A federal judge rejected Weinstein's $19M settlement, calling it "phony" and "obnoxious"
A federal judge in New York rejected a proposed settlement that would have resolved the sexual misconduct cases against Harvey Weinstein, because he deemed its terms were unfair to victims and would’ve offered legal and financial protection to the convicted predator. U.S. District Judge Alvin Hellerstein called parts of the proposed $46.8 million settlement agreement “obnoxious” during a 20-minute hearing on Tuesday and threw it out wholesale. So where does this leave the various Weinstein cases and the process of justice being served? It’s a little complicated, but today’s news is ultimately a positive development for Weinstein’s victims.
Firstly, here’s a refresher on where the various cases against Weinstein stand. He’s currently behind bars in upstate New York, at the maximum security Wende Correctional Facility, where he’s serving 23 years in prison following his February 24 conviction of third-degree rape and forcible sexual assault of two women. He still faces criminal charges in Los Angeles, too; in early January, prosecutors charged Weinstein with raping a woman and sexually assaulting another in separate incidents over two days in 2013.
The settlement currently in question relates to the numerous civil cases brought against Weinstein. The proposed payout would’ve resolved nearly all the fallen movie mogul’s lingering legal issues — everything from his remaining debts to creditors from the Weinstein Co. bankruptcy to the multitudinous class action claims of sexual misconduct — all paid for by insurance money. The agreement included a nearly $19 million victims’ fund, to be divvied up amongst all the class-action claimants. But the settlement omitted any admission of wrongdoing by Weinstein and his associates, and even provided for a $1.5 million defense fund to cover the cost of future suits from accusers who did not participate in the settlement — again, funded by insurance companies, not Weinstein.
The proposed settlement was backed by New York Attorney General Letitia James, who’d celebrated the agreement as a “win” for all victims of sexual harassment. But the women themselves were disappointed by the terms. Many of them backed the settlement partly because they didn’t want to block other victims from getting some recompense, however meager. “I don’t love it, but I don’t know how to go after him,” actress Katherine Kendall, one of Weinstein’s many accusers, told the New York Times. “I don’t know what I can really do.”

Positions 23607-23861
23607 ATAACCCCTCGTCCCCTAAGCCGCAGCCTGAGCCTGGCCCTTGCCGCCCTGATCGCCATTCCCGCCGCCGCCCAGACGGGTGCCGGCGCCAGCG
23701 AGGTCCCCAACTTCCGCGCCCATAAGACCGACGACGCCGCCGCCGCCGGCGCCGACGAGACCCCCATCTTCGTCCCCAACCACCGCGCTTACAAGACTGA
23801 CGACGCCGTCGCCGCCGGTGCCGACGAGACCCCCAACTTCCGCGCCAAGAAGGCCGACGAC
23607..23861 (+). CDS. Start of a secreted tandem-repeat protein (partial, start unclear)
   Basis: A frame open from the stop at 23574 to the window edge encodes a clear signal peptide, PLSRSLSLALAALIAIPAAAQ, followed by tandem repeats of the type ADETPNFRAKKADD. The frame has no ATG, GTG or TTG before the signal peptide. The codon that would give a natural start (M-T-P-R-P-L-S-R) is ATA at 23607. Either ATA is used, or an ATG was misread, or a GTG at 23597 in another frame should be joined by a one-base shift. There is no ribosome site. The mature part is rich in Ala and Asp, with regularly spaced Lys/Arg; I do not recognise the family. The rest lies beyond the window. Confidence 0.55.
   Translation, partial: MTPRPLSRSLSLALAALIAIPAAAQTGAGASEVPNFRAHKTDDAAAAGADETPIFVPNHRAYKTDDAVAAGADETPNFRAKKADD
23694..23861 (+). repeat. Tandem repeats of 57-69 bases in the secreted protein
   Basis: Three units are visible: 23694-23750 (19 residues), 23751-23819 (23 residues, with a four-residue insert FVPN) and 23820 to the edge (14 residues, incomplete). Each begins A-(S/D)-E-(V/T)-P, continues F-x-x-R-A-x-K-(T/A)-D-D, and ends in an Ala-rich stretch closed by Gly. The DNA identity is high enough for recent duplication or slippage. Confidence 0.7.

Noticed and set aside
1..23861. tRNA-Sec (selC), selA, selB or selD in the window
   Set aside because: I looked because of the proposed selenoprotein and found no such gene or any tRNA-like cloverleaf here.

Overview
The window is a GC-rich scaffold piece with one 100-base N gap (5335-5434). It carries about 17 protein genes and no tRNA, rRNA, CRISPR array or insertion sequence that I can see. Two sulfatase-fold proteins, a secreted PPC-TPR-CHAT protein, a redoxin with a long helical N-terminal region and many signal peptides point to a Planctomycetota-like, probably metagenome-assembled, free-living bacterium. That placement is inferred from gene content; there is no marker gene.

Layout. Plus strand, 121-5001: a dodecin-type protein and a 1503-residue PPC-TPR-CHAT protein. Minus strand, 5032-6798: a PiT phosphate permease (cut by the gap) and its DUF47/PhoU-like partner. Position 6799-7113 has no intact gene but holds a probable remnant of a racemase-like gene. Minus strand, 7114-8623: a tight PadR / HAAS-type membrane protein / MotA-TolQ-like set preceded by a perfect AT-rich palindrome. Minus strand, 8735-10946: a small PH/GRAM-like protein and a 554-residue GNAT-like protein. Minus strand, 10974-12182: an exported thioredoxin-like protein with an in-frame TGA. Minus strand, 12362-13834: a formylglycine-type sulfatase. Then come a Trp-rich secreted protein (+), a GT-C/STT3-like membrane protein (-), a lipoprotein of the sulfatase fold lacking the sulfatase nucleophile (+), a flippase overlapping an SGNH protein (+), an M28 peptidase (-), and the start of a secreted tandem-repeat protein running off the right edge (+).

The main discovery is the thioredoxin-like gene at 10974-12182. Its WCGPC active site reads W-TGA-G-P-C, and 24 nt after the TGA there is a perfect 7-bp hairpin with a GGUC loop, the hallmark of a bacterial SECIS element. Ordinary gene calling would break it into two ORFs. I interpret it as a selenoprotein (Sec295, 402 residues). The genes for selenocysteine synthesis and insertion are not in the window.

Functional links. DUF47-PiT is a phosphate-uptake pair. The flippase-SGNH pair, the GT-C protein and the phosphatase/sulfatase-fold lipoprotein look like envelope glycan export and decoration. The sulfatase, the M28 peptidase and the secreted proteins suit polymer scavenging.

Aside from the protections the settlement offered Weinstein, the judge objected to treating plaintiffs’ claims as a class action suit. “Not every woman was captured in the same way,” Hellerstein said. “Some gave up their bodies because of blandishments [...] some by force, and some may have done it willingly. And yet your settlement creates an equality.” Under the terms of the agreement, a third party would’ve evaluated each woman’s claim and assigned a monetary value. “I don’t see how I could delegate that responsibility to someone who is not a judge,” Hellerstein said. “There is no way I would approve a delegation for that suit. Zero.”
Hellerstein’s ruling leaves the attorneys working on the Weinstein case back at square one, in many senses. The judge struck down the basic foundations of the deal, making it unlikely lawyers would be able to modify the settlement terms and bring it back for approval. Attorneys handling the Weinstein Co. bankruptcy case had hoped to wrap up a liquidation plan by the end of 2020, and the judge’s ruling is a major setback in the process. But Hellerstein doesn’t seem to give a hoot that he’s thrown a wrench in the Weinstein case. “The idea that Harvey Weinstein can get a defense fund ahead of the claimants is obnoxious,” he said in court on Tuesday. “The idea you can regulate the claims of people not in the settlement — I can’t subscribe to that.” The powerful people doling out justice on behalf of Weinstein’s victims haven’t been afraid to bring the hammer down hard on the predator, and that’s a really good thing.